The Netherlands Cancer Institute
The new discovery has been named the tubarial salivary glands.
A group of scientists announced a new discovery this week: extra organs in your head.
According to a new study from the journal Radiotherapy and Oncology, researchers discovered a new set of salivary glands, about 3.81 cm in length, behind the nose.
The new glands, named tubarial salivary glands, are believed to lubricate and moisten the area of the throat behind the nose and mouth and are found where the nasal cavity meets the throat.
The discovery was accidentally made by researchers at the Netherlands Cancer Institute who were studying prostate cancer and examining a new combination of CT and PET scans called PSMA PET-CT that they believe better detects metastasized prostate cancer than other scanning techniques.
However, the specific protein the researchers were looking for, PSMA, which is found in prostate cancer patients, also tends to be found near salivary gland tissue.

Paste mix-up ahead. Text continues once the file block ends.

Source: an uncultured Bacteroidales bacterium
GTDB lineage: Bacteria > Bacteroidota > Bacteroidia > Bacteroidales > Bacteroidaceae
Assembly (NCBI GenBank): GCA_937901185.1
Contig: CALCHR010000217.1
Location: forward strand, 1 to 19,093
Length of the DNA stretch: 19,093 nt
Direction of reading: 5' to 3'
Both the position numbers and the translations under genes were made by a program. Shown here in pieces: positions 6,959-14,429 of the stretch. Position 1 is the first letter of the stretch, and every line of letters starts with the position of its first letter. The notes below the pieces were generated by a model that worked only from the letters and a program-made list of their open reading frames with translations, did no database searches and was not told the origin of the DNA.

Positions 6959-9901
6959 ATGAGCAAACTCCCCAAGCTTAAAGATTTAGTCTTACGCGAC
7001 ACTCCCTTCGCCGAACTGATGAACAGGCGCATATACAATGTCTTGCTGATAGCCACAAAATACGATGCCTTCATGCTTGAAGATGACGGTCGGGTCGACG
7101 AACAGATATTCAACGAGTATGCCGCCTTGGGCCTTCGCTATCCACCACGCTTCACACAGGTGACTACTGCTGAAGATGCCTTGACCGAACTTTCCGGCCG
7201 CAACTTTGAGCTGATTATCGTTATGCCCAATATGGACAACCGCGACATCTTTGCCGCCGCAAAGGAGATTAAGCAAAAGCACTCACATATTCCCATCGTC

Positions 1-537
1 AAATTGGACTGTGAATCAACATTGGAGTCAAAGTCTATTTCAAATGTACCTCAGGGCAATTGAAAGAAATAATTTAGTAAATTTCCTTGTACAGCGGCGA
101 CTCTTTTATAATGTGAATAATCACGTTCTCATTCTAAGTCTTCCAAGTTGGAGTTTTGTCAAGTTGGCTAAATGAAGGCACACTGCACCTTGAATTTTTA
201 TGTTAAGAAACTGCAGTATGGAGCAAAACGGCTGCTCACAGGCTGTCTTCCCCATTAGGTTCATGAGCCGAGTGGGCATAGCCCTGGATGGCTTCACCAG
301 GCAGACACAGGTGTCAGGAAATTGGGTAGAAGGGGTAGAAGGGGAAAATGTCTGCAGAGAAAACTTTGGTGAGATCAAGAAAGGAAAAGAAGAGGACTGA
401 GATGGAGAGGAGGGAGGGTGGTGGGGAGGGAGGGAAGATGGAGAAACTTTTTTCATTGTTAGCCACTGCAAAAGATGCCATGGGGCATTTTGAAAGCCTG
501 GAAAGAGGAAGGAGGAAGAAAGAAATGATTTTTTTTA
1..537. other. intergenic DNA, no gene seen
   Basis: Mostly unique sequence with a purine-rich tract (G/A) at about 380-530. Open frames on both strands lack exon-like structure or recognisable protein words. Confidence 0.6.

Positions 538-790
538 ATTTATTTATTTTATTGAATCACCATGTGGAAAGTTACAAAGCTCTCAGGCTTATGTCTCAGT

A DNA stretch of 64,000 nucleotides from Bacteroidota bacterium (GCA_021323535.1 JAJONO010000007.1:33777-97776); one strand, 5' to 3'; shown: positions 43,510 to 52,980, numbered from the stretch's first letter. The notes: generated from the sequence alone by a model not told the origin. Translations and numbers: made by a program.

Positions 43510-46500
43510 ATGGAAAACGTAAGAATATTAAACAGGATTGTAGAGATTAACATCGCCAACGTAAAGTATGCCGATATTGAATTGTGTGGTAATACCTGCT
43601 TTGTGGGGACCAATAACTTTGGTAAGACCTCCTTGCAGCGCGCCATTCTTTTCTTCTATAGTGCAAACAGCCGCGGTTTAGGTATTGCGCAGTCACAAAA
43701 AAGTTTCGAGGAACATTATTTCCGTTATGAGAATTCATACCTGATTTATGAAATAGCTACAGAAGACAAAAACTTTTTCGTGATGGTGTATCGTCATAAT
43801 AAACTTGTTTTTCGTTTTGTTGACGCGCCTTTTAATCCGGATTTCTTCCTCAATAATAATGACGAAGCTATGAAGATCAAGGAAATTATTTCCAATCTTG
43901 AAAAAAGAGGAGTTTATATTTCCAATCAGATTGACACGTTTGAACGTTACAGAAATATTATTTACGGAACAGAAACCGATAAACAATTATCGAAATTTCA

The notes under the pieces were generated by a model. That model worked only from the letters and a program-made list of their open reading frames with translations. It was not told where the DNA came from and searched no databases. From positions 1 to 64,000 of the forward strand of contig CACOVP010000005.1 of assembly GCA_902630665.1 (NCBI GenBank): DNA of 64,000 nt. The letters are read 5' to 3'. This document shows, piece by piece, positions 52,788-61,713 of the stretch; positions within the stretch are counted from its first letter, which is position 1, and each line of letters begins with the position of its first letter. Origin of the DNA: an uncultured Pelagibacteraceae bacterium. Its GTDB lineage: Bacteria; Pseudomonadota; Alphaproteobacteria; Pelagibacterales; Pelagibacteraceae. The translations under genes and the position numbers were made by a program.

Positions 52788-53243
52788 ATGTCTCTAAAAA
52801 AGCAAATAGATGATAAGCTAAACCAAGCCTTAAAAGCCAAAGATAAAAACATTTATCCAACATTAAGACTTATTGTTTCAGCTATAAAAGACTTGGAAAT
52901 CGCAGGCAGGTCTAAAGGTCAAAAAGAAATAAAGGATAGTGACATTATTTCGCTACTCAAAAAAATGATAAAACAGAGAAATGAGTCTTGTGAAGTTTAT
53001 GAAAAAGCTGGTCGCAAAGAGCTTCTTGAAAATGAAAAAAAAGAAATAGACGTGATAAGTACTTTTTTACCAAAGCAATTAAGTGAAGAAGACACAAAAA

Prior to this discovery, humans were thought to have thousands of microscopic salivary glands in tissue of the mouth and throat along with three major, larger ones: one under the tongue, one under the jaw and behind the ears. The new glands represent a fourth large set of salivary glands.
Aside from updates that will be needed for anatomy textbooks, the researchers also think the discovery will have therapeutic and quality-of-life benefits for cancer patients since part of radiation therapy consists of avoiding the several areas of the mouth with treatment since damaged salivary glands can make it more difficult for patients to eat and speak.
– New York Daily News